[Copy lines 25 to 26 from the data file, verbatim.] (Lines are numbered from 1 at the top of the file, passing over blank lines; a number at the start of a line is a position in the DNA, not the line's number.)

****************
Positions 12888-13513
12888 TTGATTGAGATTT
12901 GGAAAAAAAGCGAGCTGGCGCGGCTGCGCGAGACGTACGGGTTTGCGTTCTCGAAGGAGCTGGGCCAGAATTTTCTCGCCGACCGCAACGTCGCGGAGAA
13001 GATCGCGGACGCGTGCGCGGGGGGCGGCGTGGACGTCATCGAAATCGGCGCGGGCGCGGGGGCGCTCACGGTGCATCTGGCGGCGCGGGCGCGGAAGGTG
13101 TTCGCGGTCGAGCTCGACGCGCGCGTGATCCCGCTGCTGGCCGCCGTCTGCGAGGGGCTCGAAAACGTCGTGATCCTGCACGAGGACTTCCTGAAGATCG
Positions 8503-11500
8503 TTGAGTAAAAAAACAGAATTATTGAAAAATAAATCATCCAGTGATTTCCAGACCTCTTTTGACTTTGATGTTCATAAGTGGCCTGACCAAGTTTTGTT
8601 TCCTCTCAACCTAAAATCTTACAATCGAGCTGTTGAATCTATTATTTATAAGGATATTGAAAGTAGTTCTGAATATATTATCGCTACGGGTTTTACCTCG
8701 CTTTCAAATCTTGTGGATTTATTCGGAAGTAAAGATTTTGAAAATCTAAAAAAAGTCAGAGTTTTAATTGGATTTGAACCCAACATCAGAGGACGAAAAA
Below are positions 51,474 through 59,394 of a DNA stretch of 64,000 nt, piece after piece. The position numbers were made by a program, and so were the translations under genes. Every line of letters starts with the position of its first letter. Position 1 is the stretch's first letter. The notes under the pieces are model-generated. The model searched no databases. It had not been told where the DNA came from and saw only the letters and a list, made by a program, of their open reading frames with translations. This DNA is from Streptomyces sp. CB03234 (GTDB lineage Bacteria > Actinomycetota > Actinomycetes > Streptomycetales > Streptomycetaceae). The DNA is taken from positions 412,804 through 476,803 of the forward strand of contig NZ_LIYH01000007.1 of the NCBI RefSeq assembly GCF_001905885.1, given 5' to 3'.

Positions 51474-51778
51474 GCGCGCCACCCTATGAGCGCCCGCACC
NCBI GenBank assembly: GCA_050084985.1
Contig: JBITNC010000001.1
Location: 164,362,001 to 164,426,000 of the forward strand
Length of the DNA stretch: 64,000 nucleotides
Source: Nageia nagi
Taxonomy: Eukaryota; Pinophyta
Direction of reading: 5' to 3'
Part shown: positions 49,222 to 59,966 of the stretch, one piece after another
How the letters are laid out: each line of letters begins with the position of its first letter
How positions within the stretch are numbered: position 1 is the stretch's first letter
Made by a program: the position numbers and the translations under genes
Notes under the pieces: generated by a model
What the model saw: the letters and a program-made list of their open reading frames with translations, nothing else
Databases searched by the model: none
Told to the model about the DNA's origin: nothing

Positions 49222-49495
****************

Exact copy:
What the model saw: the letters and a program-made list of their open reading frames with translations, nothing else
Databases searched by the model: none